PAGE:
Exorbitant Costs Could Drive California’s Pot Growers Underground

Pot Growers

The high cost of complying with California’s new marijuana regulations is pushing the bulk of the state’s growers off the grid and could entrench an illegal underground supply chain.

One such small farmer, Lisa Austin of Willits, told The Californian that corporate takeovers and mono-cropping is breaking her heart and costing rural towns loss of income.

Small farmers built the industry, the strains, and the business,” she points out and advocates the cooping of farms and lowering entry-level costs into the mainstream industry as key elements for small cottage growers. Austin also calls for more incentives and an open-mind approach to their dilemma.

Licensing Compliance Regulations are too costly

A Salinas Valley consultant says it costs in the region of $750,000 annually to rent a greenhouse, cover taxes and implement steps necessary to comply with the new regulations.

These exorbitant overheads have translated into less than one percent of California’s 68,120 marijuana growers obtaining licenses to operate legally and poses a serious threat to the state’s expected tax windfall of more than one billion dollars.

A report published by the California Growers Association (CGA) warns that growers cannot meet the costs involved with compliance to the regulations, or are not allowed to continue their operations because of land-use policies imposed in the various counties.

Broad-based participation must be encouraged

Comparing these drawbacks to prohibition, the CGA says that illicit growing will be the outcome if broad-based participation in the marijuana farming industry isn’t encouraged. Goals in the current system will not be reached unless structural and fundamental changes are made to allow independent and small business owners to become compliant with the new licensing regulations, says the CGA.

Marijuana is generally grown on small plots of land measuring about one-twentieth of an acre, but in Monterey County licenses are not being issued to these traditional small farming operations that are mostly situated in the remote areas of Big Sur and Carmel Valley.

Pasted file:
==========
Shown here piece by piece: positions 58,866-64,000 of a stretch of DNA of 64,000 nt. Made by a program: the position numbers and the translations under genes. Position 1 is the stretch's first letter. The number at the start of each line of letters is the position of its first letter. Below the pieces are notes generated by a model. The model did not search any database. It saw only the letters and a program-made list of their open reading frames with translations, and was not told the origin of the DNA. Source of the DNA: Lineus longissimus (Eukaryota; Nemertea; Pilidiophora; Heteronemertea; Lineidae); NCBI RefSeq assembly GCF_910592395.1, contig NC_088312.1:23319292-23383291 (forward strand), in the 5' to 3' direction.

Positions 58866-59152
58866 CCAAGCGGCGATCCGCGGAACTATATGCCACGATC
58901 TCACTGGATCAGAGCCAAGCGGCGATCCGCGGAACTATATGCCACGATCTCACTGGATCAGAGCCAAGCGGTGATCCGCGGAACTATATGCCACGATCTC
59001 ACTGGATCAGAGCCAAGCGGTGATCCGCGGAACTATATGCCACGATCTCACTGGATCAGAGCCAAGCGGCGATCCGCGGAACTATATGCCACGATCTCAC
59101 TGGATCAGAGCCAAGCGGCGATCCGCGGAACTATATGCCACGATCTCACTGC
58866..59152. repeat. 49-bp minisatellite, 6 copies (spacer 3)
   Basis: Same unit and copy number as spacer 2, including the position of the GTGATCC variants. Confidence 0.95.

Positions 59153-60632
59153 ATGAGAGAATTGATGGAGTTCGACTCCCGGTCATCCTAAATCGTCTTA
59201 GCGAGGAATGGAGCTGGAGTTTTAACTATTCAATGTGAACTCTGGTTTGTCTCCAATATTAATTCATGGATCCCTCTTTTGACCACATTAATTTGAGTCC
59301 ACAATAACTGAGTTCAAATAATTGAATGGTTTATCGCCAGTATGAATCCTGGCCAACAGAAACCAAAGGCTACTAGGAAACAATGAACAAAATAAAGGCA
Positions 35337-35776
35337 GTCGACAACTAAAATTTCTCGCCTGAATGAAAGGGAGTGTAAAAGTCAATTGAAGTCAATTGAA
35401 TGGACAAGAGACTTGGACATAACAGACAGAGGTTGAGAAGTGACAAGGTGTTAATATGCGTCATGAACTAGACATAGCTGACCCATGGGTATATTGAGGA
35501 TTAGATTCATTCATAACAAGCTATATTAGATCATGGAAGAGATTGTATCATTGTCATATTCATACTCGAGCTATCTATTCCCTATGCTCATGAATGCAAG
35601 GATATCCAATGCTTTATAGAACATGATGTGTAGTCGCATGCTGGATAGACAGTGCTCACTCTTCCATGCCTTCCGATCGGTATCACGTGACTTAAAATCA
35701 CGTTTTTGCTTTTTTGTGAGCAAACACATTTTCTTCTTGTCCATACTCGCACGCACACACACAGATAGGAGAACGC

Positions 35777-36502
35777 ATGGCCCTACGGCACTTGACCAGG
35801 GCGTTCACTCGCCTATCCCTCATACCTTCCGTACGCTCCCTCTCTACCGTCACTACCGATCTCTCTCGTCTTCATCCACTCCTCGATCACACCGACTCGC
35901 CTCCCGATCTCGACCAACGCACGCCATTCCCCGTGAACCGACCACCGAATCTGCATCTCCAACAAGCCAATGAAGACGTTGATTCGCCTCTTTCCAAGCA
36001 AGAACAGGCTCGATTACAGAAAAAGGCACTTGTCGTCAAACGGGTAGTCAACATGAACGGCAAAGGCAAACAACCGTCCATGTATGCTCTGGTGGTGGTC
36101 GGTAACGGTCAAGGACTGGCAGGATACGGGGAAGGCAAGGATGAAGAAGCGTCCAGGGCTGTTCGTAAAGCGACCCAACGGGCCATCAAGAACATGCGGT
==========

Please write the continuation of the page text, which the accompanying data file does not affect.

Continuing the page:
High-tech companies are taking over

Instead, it’s the high-tech outsider companies, operating from greenhouses on the urban edge of Salinas, who are being awarded licenses to grow marijuana.

A Santa Cruz County manufacturing and cultivation business owner says it’s all about money. Kaiya Bercow says it has cost his business hundreds of thousands of dollars to meet compliance regulations.

Marijuana outlaws are a dying breed

Tim Blake, the founder of The Emerald Cup California cannabis competition, says losing some “old school” farmers is part and parcel of the regulatory process. Accusing some small farming operators of being long-term marijuana outlaws, Blake says they are a dying breed and that it is time to eradicate the illegal cannabis market.

He goes on to assert that some small-time growers have been operating for 30 years and that now is the time for these “outlaws” to move into the regulated market.

The financial problems being faced by small growers is that they have limited access to bank funding and are finding it difficult to obtain investors because of financial and legal risks.

This is compounded by a statement made by a farmer who says that he is looking to reinvent himself after a 20-year career growing cannabis. He is calling for a more lenient approach to small-time farmers by allowing them to undertake outdoor farms on their own properties and for the state to impose taxes that are more equitable to the small operators.

Facts and figures

—-> Only 534 California marijuana growers, representing 0.78 percent of the state’s farming industry, were licensed to operate by February 7, 2018.

READ  Marijuana Industry Takes Another Hit

—-> Only 13 of the state’s 58 counties have approved an ordinance to regulate the cannabis industry. In addition, six counties are expected to approve an ordinance soon, while 14 counties are still investigating the matter and expect to make a final decision sometime this year.

—-> Commercial cannabis activity has been banned in 25 counties, with no indication that this decision will be re-evaluated in the future.

—-> A ban by Sonoma County on rural residential zones excludes 3,000 farmers from participating in the newly-legalized market.

Conclusion

A report by the University of California Agricultural Issues Centre says that by bringing the underground farming community into the regulated market there will be more “product” available, with more customers, and more money generated.

This sentiment is endorsed by the Monterey County Cannabis Industry’s Dave Potter who says that Monterey is focussing on bringing businesses into the legalized system.

The county has put together a team which focuses on agriculture, health, planning and public safety issues surrounding compliance regulations with the sole purpose of bringing small industry players into the legalized cannabis mainstream.

Potter points out that owners of small enterprises need help to join the mainstream of the legal cannabis industry.

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